“Say Auf Wiedersehen to your (white man) balls…”
Initially unveiled during May of this year; the reveal of Battlefield V was met with a mixed response due to a number of questionable design choices found within a somewhat ‘controversial’ reveal trailer. Since it’s unveiling, EA and developer: DICE have taken a hard-line stance against the issues that were raised by the community in response to the trailer, which has potentially impacted the sale of the game, with the title’s pre-orders being at an all-time low for a new Battlefield game. The open beta closed last Tuesday after giving the community a whole week to get to grips with the new title and test out the newly refined gameplay mechanics, showcasing some positive and not-so-positive changes when compared to its predecessor: Battlefield 1. Over the course of this somewhat in-depth article, I’m going to be discussing the failure of DICE’s marketing campaign thus far as well as my time spent with the beta, detailing what has changed since the previous iteration, as well as the likelihood of me picking the title up at launch.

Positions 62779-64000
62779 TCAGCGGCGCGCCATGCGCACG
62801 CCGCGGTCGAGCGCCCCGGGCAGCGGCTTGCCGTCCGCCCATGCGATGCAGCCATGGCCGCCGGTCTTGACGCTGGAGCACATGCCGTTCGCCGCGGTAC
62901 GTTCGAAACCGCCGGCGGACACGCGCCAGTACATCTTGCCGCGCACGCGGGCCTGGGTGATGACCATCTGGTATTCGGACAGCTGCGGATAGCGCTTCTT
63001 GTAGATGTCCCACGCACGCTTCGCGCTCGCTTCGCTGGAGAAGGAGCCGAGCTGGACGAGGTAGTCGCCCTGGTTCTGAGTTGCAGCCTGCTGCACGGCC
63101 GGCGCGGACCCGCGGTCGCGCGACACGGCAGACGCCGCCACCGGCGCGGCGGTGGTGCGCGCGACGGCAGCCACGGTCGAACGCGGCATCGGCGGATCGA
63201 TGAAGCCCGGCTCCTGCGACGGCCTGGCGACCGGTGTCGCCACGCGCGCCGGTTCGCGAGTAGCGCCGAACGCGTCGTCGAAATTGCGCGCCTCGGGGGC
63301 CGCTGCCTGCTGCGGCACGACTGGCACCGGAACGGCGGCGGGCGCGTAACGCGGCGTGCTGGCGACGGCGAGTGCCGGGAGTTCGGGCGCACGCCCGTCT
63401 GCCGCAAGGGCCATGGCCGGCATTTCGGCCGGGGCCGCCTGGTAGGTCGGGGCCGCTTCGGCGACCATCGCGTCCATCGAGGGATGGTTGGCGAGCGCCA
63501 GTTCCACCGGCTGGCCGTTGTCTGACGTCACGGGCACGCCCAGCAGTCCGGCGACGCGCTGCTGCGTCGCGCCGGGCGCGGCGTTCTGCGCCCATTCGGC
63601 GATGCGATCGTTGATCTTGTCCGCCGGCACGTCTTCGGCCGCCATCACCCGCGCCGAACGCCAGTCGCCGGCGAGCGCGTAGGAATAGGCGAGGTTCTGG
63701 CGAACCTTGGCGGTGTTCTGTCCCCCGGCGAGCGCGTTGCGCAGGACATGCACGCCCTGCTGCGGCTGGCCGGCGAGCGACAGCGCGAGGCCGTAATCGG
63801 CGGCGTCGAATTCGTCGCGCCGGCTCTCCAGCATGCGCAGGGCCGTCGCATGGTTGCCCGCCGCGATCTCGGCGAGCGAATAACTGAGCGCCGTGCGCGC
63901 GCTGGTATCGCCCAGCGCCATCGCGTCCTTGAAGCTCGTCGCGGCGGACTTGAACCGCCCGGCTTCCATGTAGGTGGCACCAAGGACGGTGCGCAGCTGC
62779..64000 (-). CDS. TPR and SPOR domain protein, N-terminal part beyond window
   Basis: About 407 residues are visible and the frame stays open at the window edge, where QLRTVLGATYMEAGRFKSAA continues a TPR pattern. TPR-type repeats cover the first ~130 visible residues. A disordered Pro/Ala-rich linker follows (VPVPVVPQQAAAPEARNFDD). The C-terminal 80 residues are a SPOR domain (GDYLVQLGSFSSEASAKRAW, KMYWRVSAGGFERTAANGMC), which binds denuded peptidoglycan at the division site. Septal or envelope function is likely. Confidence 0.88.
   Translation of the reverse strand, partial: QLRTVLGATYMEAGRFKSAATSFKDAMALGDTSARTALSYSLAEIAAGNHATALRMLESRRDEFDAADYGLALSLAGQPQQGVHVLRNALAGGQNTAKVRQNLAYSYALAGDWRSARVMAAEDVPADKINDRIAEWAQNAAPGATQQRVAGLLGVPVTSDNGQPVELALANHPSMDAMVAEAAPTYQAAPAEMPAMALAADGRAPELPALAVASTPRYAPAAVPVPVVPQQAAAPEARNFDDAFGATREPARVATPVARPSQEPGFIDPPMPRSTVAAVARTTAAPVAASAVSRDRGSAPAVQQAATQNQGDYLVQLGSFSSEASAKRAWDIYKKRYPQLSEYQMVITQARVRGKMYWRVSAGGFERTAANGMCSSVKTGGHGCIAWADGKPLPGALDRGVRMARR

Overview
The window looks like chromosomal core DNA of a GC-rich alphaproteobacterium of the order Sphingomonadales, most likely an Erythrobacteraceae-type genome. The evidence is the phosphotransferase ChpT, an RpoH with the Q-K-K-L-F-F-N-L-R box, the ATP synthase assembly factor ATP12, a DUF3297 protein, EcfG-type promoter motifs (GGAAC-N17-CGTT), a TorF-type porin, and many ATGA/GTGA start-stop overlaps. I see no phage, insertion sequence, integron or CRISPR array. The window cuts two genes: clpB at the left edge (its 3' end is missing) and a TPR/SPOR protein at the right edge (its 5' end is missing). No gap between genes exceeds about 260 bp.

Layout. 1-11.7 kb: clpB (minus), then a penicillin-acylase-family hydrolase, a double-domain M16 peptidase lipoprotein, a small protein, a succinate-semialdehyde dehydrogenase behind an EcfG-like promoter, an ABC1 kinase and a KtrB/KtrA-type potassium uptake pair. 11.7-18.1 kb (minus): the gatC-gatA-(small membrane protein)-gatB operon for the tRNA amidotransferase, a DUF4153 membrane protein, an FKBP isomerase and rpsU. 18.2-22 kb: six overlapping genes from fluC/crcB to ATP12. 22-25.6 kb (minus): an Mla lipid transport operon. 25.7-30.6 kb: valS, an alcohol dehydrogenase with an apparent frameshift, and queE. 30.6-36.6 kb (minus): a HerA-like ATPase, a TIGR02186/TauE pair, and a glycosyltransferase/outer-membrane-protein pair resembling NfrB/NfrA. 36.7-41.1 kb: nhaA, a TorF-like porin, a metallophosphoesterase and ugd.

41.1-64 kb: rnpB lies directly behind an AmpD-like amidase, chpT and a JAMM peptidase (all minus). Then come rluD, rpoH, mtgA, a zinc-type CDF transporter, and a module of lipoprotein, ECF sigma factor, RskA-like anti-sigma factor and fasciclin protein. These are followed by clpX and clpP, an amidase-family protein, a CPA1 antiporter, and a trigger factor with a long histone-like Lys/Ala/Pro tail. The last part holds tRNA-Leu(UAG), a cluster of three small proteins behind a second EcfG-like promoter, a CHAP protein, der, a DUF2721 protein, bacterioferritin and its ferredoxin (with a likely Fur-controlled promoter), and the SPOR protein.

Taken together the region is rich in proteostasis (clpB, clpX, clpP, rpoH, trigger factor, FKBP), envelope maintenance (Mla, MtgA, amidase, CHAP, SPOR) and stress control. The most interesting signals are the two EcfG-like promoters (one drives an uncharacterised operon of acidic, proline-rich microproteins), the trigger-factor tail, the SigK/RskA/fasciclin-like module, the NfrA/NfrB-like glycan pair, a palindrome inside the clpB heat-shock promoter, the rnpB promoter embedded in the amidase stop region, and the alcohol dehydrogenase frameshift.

Battlefield vs. Call of Duty; the very words that make fans of both franchises either break out in a fanboy-esque rage or shudder indiscriminately with cringe. Whether you have a stance in this particular fight, couldn’t care less or have been living under a rock for the last decade, the boom in popularity of the first-person shooter genre is commonly known to be attributed primarily to the Call of Duty and Battlefield franchises, with both IP’s being worth billions to their respective publishers/developers. While Call of Duty has always had an almost arcade approach to the shooter genre (with a strong emphasis on annual releases), the Battlefield series has always been known for its interpretation of “All-Out War” offering huge, sprawling maps and multi-layered combat covering land, sea and air, presenting a unique experience not found in other titles. 2016’s Battlefield 1 mixed up the formula somewhat by taking the series away from its modern confines to the raw and gritty frontlines of World War One, presenting the ‘war to end war’ in a way that highlighted the horrors of the conflict while still being vastly identifiable as a Battlefield game. The game’s success also prompted Activision to return their cash-cow franchise to its historic roots with Call of Duty: WW2, which was a den of controversy for a plethora of reasons; the most notable being the amount of historical inaccuracies present in a game that was billed as being “100% historically accurate” featuring female soldiers fighting for the Third Reich, battles in areas that never took place, as well as the overall removal of the Swastika from the game’s multiplayer purely to make the game ‘safe’ so it didn’t offend anyone. While the game was not 100% accurate to the time period, Battlefield 1 managed to portray a solid level of historical accuracy (with minor revisionism in terms of some of the weapons) while still remaining inclusive, showcasing the lesser-known stories of the men and women of WW1.